Try this basic survey for yourself and it’s exciting to see this pattern emerge. Even if you just imagine yourself, your closest windsurfing friends and your closest non-windsurfing friends, this pattern should already emerge. It’s fascinating.
Hence, one could argue that the optimum, most efficient direction to focus our collective efforts is in making windsurfing social, convenient and easy for everyone. This includes, most importantly, rebuilding the friends and family connection. Some of the examples above and some past examples are already in line with this direction, which is perfect. Some other ideas, good ones at that, are not. They may need to be tweaked to align themselves, they may need to be eliminated altogether.
So as you can imagine, there are many more issues to discuss and iron out; what happens to ideas that are not along these lines? Where do we find the resources to do all this? What about the high performance market? And so on. There is much to discuss, even more to execute and implement, but it all starts here and it’s up to each and every one of us to do our part in our area.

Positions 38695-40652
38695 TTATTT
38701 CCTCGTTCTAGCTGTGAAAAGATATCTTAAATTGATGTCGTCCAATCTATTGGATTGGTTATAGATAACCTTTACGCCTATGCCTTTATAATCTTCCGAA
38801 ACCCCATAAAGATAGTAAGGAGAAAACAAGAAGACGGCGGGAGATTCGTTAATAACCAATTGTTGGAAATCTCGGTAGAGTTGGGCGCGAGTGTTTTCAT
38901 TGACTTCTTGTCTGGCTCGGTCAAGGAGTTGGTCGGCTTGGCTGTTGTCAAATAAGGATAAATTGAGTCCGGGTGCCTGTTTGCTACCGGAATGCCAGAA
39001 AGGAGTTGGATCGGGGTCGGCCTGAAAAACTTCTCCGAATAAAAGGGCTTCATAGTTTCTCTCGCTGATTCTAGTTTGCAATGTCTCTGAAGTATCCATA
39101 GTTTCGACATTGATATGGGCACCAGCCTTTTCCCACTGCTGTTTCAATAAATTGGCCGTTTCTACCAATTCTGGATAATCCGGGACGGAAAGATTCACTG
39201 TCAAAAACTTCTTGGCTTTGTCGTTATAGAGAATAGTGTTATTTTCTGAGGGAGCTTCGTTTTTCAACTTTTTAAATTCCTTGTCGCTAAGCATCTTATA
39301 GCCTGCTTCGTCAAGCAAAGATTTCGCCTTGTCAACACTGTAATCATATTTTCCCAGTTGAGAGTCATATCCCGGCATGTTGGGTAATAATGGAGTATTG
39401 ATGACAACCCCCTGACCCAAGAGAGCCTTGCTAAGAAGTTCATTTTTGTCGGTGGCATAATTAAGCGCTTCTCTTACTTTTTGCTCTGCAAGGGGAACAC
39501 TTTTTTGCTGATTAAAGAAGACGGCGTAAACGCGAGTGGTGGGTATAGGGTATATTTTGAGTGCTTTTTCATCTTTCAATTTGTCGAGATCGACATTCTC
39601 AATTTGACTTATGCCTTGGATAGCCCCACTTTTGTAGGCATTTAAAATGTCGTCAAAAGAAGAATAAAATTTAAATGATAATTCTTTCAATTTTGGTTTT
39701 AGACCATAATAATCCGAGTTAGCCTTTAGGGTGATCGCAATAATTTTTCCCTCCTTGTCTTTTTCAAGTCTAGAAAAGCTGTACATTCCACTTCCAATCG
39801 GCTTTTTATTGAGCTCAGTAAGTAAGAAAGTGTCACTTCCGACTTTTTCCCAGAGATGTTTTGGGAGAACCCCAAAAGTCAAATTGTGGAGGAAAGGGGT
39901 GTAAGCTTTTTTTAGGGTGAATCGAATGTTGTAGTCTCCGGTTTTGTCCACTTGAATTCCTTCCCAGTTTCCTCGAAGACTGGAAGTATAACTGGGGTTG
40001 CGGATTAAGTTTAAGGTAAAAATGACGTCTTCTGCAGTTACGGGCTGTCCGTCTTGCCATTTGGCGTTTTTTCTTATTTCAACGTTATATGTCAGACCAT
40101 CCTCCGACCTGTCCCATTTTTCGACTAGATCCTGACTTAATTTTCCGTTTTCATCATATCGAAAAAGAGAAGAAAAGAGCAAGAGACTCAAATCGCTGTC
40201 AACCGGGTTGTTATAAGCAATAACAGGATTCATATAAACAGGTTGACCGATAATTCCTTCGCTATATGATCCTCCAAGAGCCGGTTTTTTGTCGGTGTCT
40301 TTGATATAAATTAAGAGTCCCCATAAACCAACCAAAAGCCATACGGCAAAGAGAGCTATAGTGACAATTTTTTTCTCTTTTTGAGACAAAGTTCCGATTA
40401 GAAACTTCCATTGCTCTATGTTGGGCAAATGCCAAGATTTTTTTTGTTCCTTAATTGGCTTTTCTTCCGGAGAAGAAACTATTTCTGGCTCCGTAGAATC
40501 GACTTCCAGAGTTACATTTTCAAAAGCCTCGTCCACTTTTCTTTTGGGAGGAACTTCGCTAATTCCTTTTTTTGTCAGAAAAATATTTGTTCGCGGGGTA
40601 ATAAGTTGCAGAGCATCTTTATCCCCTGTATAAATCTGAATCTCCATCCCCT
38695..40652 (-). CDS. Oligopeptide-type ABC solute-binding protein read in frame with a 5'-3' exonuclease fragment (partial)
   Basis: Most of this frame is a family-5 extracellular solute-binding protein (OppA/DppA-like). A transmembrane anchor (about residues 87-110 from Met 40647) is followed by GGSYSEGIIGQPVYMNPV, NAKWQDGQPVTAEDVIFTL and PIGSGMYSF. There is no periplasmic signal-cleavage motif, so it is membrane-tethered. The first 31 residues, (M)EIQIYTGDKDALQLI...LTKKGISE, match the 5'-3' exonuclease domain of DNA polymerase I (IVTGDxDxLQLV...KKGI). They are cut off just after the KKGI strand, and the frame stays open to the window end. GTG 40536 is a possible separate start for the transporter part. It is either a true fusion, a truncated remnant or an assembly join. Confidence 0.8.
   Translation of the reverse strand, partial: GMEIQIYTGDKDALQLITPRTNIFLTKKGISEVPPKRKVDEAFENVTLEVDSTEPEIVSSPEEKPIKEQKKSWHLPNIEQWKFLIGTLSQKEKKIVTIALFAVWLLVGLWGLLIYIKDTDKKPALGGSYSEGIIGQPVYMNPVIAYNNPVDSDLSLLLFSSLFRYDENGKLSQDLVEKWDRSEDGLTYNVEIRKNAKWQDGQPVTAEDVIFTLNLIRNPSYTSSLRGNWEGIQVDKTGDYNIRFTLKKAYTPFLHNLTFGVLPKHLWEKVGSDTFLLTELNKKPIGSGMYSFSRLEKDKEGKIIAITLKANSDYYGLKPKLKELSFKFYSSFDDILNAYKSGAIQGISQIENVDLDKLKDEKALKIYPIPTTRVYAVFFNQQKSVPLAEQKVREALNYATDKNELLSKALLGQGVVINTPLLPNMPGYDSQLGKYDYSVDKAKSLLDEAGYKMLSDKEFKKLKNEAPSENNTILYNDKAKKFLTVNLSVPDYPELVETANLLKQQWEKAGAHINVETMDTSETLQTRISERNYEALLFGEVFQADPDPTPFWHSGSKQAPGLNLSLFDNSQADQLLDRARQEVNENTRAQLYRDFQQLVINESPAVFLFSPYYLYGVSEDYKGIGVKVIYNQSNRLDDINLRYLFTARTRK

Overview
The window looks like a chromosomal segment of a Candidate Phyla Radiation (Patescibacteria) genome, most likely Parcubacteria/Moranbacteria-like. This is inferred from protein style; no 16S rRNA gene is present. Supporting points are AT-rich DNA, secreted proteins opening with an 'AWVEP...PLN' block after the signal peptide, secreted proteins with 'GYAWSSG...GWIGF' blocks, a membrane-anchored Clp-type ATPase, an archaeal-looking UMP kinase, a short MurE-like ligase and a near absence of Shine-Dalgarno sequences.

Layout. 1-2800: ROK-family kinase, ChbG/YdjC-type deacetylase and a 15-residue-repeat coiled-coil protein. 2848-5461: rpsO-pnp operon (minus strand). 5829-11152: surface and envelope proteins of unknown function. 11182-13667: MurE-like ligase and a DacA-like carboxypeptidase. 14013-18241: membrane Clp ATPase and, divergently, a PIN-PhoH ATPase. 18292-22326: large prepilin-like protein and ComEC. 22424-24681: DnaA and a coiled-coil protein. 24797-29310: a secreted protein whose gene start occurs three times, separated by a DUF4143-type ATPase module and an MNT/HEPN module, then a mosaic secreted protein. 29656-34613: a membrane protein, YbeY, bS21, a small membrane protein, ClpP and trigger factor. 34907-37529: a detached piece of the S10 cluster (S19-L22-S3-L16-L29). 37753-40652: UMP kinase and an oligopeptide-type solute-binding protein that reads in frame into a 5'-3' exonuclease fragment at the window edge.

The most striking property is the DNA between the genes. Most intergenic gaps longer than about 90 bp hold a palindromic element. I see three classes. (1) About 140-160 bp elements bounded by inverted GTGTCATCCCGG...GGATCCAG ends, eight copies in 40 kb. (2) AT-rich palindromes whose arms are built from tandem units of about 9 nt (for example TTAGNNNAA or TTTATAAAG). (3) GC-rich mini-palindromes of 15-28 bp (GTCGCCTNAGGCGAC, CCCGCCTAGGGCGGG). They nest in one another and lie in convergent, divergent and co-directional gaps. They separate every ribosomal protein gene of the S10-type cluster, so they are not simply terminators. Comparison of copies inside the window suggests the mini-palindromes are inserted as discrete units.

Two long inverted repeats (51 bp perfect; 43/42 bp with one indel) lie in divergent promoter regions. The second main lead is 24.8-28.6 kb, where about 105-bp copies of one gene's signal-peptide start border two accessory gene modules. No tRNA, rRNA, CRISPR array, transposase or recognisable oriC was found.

Thanks again for your contribution and I hope you guys will continue to find interest in the Growth Strategy. If you’d like to dig a little deeper, feel free to visit our Growth Strategy forum: www.starboardgrowthstrategy.com . The password is ‘growthstrategy’. This is a forum we created last month for our network and a place where we are presenting our next steps. I hope that putting this access here will be ok. Let’s see how it goes.
"The direction: we’d like to focus on making windsurfing social, easy and convenient for everyone."
In my opinion, this is exactly the right thing to do, precisely what the sport needs today. But each word is important, and notably the word "everyone" needs to include the current base of seasoned windsurfers.